Costa Rica is an exciting place to visit for coffee. The natural beauty is amazing. Spectacular flora and birds are everywhere you look once you exit San Juan. For me, the real treasure is the model which Costa Rica has for sustainability. Often there is a lack of clarity around the concept of sustainability in coffee. We roasters all come up with our own definition and individual measures for success around sustainability. This is great most of the time because of the multi-faceted nature of this issue. It encompasses issues around social justice, the environment, quality, and government. But in Costa Rica there is a model of sustainability which demonstrates success in indisputable ways.
The first is in relation to the environment. Most of Costa Rica’s income comes from Eco-related tourism, and they have many laws in place to protect this natural resource. The most significant to coffee production is protections for their water. There are strict regulations on the quality of water that agriculture and industry can re-introduce into the environment as waste. Coffee farmers need to filter all their waste, which is very expensive if you use a lot of water. As a result, many farmers have begun specializing in honey and naturally processed coffee, which requires less water than fully washed coffee. It’s a win-win response to environmental concerns because Costa Rica has become known for some of the highest quality honey and natural coffees anywhere in the world. Prices have risen as demand has gone up, and farmers are protecting the source of their livelihood- the environment- at the same time.
My second observation in Costa Rica this year is the prevalence of micro-mills. Around the world it is common for small farmers (producing 1-2 containers per year or less) to have wet milling capabilities at their farm; that is, taking coffee from the fruit to the dried seed. But is is uncommon to see smaller farms with dry milling capabilities; taking the dried seed and sorting for defects, uniform bean size, and uniform density. In Costa Rica we visited many farmers who have dry milling capability right at the farm instead of taking their dried coffee to larger towns where dry mills are huge operations. Often these farmers are also milling coffee for their neighboring farmers who don’t have dry mills. There are a couple of really sustainable results to this practice. The first is that having control over the entire production can facilitate rapid quality improvements as well as relationship sourcing between farmers and roasters. This increases the amount of value kept at the farm level, which is one of the irreplaceable links in the supply chain of coffee .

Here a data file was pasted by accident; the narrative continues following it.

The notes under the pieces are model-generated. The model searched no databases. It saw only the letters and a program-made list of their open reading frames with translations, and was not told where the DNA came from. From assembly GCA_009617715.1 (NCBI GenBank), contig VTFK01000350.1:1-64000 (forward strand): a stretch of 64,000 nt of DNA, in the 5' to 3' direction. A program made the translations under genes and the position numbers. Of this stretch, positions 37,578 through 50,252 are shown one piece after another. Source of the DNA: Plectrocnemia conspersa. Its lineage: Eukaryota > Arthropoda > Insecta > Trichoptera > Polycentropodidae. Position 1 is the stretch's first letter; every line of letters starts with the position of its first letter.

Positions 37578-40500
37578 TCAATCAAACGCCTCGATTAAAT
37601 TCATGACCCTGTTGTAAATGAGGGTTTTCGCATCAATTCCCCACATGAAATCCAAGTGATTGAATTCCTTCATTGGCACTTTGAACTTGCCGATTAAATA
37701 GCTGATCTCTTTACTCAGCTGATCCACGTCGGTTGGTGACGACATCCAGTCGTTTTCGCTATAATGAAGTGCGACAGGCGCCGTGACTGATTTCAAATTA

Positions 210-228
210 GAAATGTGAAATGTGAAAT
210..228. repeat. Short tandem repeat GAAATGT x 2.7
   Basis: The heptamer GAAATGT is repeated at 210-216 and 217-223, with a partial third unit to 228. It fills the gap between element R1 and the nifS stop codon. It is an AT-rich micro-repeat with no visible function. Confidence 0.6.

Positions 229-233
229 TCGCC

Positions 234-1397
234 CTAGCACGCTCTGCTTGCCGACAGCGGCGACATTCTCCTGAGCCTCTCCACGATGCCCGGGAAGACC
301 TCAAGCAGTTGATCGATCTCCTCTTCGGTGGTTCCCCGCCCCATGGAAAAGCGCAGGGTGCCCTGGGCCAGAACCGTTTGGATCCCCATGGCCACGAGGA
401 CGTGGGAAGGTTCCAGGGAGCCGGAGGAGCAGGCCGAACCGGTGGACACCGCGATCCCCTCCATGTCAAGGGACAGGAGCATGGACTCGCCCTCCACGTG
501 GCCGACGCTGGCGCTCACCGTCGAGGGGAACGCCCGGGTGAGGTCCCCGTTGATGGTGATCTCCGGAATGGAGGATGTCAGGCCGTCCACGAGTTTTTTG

The other element of sustainability that comes out of these micro-mills is that it provides a solution for the shift away from agriculture to urban lifestyles within younger generations of coffee families. All countries follow this shift from agrarian to industrial economies as they become more prosperous, and it’s not something that we could or should try to prevent for the sake of maintaining quality coffee production. So instead of ignoring this inevitable problem we need a solution which allows for regional consolidation. These dry mills, being at the farm level, are spread throughout growing regions and are relationally tied into existing growing communities. Farmers who are focused on a long term, multi-generational coffee business put in a dry mill to increase quality, lower costs, add efficiency, and so on. They begin milling coffee for their neighbors, who farm essentially the same soil, in the same climate, and in an overall similar terroir as the micro-mill owner’s farm. As I see it, this creates opportunity for up an easy transition to consolidate nearby quality focused farms if younger generations leave. Their neighbors already are processing and selling their coffee, and understand the environment around them. Many countries only have dry mills in large urban centers, and if families move away from agrarian livelihoods, there is no real sustainability succession in place. Costa Rican micro mills give me hope that there is a solution to this problem not only here but potentially in other areas of the world.
Costa Rica has many sustainability practices in place that I take as a beacon of hope in what often can seem like a bleak outlook at origin. One of the most uplifting things to see is the vision of a successful coffee farmer which is alive in Costa Rica. In order for the specialty coffee industry to continue to grow and maintain quality farmers need to share in the prosperity we are seeing here in consuming countries. The goal can’t be to increase livelihoods from $2,000 to $4,000 per year (which would be “doubling average farmer income in Ethiopia”). We need to shoot higher. We need to see the future as one in which coffee farmers are achieving the same level of success as vintners in Napa Valley. Costa Rica brings this vision to life and paints a picture of what this can look like. Many of the farmers we visited have comfortable villas, very nice cupping labs, and are moving towards the same level of success as their counterparts in wine, spirits, and other farm level producers in craft industries.
These things; ownership of the supply chain, response to environmental concerns, a focus on quality, and a model of succession and success make me hopeful for the future of the coffee producer. It feels like an uphill fight some days, and it’s a breath of fresh air to get a glimpse of a positive future!